Ery-Tab contains antibiotic, a macrolide antibiotics. Macrolide antibiotics slow the expansion of, or generally kill, sensitive bacterium by reducing the assembly of necessary proteins required by the bacterium to survive.

Ery-Tab is employed to treat or forestall many alternative forms of infections caused by bacterium.

Ery-Tab may additionally be used for functions unlisted during this medication guide.

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  • E.E.S. Granules, E.E.S.-400 Filmtab, EryPed 200, EryPed 400, Ery-Tab, Erythrocin Stearate Filmtab, PCE Dispertab
  • Get emergency medical help if you have any of these signs of an allergic reaction to Ery-Tab: hives; difficult breathing; swelling of your face, lips, tongue, or throat.

    Call your doctor at once if you have:

    diarrhea that is watery or bloody;
    headache with chest pain and severe dizziness, fainting, fast or pounding heartbeats;
    hearing problems (rare);
    liver problems--nausea, upper stomach pain, itching, tired feeling, loss of appetite, dark urine, clay-colored stools, jaundice (yellowing of the skin or eyes); or
    severe skin reaction--fever, sore throat, swelling in your face or tongue, burning in your eyes, skin pain, followed by a red or purple skin rash that spreads (especially in the face or upper body) and causes blistering and peeling.
    Older adults may be more likely to have serious side effects from Ery-Tab, including hearing loss, or a life-threatening fast heart rate.

    Common Ery-Tab side effects may include:

    mild diarrhea; or
    nausea, vomiting, stomach pain, loss of appetite.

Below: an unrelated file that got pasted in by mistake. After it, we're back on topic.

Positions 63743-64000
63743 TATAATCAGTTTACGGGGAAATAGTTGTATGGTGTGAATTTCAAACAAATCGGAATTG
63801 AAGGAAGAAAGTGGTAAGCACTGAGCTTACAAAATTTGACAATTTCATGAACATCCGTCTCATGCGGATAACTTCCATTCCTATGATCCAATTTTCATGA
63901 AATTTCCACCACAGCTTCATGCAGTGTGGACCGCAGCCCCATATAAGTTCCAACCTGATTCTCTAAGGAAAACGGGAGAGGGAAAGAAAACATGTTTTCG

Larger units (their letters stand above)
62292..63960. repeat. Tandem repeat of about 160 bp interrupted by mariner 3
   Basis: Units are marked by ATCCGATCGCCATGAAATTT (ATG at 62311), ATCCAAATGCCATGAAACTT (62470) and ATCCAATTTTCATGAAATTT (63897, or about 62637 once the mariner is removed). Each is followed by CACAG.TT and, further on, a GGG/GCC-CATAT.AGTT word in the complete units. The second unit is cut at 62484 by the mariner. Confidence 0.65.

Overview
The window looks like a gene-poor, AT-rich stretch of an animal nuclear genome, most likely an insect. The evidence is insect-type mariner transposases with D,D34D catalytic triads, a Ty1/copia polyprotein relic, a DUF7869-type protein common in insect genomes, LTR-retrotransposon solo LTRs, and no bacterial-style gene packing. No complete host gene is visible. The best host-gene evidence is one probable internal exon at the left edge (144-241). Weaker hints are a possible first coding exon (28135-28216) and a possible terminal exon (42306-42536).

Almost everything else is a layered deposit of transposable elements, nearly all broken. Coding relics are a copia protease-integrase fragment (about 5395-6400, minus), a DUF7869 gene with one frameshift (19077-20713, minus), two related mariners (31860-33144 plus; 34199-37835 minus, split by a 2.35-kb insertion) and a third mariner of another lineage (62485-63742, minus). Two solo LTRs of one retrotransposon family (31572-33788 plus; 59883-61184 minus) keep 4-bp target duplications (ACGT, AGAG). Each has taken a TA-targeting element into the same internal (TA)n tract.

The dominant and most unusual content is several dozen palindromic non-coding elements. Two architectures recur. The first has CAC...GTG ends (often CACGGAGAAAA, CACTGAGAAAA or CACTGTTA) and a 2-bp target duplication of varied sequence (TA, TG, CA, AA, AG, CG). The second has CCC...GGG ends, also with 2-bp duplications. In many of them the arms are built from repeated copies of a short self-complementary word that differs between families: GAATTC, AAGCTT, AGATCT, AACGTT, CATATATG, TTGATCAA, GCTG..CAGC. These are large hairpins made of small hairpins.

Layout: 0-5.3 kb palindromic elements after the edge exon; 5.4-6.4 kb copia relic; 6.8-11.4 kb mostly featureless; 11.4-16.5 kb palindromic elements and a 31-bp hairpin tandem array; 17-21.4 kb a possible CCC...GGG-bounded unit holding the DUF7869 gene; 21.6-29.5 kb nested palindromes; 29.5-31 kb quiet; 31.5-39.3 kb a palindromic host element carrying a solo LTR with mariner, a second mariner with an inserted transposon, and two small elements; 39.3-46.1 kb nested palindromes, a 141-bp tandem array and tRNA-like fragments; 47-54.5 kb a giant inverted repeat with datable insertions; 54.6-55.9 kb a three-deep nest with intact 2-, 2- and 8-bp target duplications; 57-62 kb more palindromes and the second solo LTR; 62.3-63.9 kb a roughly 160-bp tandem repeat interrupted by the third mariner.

• Adults The usual dose is 250 mg four times daily in equally spaced doses. The 333 mg tablet is recommended if dosage is desired every 8 hours. If twice-a-day dosage is desired, the recommended dose is 500 mg every 12 hours. Dosage may be increased up to 4 g per day according to the severity of the infection. However, twice-a-day dosing is not recommended when doses larger than 1 g daily are administered. Children Age, weight, and severity of the infection are important factors in determining the proper dosage. The usual dosage is 30 to 50 mg/kg/day, in equally divided doses. For more severe infections, this dose may be doubled but should not exceed 4 g per day. In the treatment of streptococcal infections of the upper respiratory tract (e.g., tonsillitis or pharyngitis), the therapeutic dosage of erythromycin should be administered for at least ten days. The American Heart Association suggests a dosage of 250 mg of erythromycin orally, twice a day in long-term prophylaxis of streptococcal upper respiratory tract infections for the prevention of recurring attacks of rheumatic fever in patients allergic to penicillin and sulfonamides.4